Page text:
Sunday, February 28, 2010

Apps R Us

Can it be as simple as this?

Six weeks ago, at a travel writing conference, Lee Foster mentioned that he'd just launched a new app for iPhone - San Francisco Photographer's Guide - and sold 60 downloads already. Like so many travel writing endeavors these days, this one had generated just a pittance so far for this talented photographer. But...where might it lead?

Who knows? This is the wild wild west of smart phones, and travel guides have only just begun to make their entrance. But the possibilities...hmmm.....

So here we are, Rick and I, now on the verge of launching our own app after a frantic six weeks of research, marketing, web development, picture taking...oh, and some writing. Rehoboth In My Pocket started as an app, then expanded into a web site to help promote the app, then a blog to keep the website alive, then a widget to gather a mailing list of those who'd like to stay in touch with Rehoboth. Soon will come some fun freebies from Rehoboth merchants for app owners and web visitors. And next week I step out of the shadows to volunteer at the Rehoboth Chocolate Festival, where I've been encouraged to hand out my (new) Rehoboth In My Pocket flyers and business cards.

We've already announced our plan for the next app: Virginia Wine In My Pocket - and the crazy notion of visiting 150 wineries in 150 days this summer to kick it off. We are getting encouragement and interest from every quarter; everybody wants their own app now. And here we are, holding what may well be the golden ticket to a travel-centric future.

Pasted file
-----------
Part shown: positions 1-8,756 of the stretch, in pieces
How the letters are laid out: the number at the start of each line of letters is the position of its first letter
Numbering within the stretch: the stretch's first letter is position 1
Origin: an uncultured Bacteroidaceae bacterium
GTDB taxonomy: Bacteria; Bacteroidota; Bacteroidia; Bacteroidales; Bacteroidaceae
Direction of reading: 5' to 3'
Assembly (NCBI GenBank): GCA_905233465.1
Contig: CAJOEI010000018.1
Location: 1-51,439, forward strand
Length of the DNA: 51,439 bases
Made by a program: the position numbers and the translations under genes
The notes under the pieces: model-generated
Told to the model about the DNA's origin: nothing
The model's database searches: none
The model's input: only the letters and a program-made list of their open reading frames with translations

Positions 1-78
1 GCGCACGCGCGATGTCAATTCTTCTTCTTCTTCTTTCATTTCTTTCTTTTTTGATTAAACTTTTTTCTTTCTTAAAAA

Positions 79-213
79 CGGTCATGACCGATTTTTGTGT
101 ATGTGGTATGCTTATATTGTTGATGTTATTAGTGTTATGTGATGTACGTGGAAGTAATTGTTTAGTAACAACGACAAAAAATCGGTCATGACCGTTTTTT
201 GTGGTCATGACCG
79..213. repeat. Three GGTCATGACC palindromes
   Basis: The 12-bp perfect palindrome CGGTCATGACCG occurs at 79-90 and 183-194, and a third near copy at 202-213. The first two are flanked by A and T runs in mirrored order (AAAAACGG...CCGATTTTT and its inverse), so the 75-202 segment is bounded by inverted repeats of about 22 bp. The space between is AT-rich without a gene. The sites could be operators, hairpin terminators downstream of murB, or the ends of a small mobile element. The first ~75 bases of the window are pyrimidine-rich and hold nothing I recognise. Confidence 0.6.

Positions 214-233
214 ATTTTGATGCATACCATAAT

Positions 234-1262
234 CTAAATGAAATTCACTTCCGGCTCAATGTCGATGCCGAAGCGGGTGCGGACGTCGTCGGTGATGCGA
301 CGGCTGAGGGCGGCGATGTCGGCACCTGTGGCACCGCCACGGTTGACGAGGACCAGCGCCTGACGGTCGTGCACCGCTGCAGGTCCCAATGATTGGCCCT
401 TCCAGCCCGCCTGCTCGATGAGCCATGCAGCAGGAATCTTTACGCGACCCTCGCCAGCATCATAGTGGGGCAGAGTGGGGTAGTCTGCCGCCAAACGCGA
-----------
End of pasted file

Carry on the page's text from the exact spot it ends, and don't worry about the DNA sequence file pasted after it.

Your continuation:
Or is it? Stay tuned...

Wednesday, February 17, 2010

Do I Know You?

I wear a lot of ladies trouser socks. Not all at one time, of course. Just one pair is plenty. I like that they’re thin and don’t bulk up inside my shoes, and that they go all the way to the knee instead of stopping mid-calf, which never made any sense to me. Makes me think of those pictures of rock climbers cheating gravity, leaning backwards while clinging to an overhanging ledge. And anklet socks are even worse; they always leave a draft down below.

So I’ve given a lot of thought to this, and trouser socks have been a part of my life for a couple of decades. Unbeknownst to Rick, apparently, who stood kind of slack-jawed – to me, he really looked horrified – as I stooped to pull up my black knee-highs during our morning stroll along the boardwalk in Rehoboth this winter.

I thought I read his reactions like a book – no poker face, his: He thought I was wearing supp-hose, like his 75-year-old dad. Like an old lady; a doddering Q-tip who long ago flung fashion to the ground and pulled on her practical tights with the resignation and relief of old age.

Rick and I talked about this Kodak moment a couple of weeks ago, and he said, “What are you talking about? I wasn’t even looking at your socks. I was thinking about my web site.”

You can live together for a decade, a lifetime, and still not completely know each other.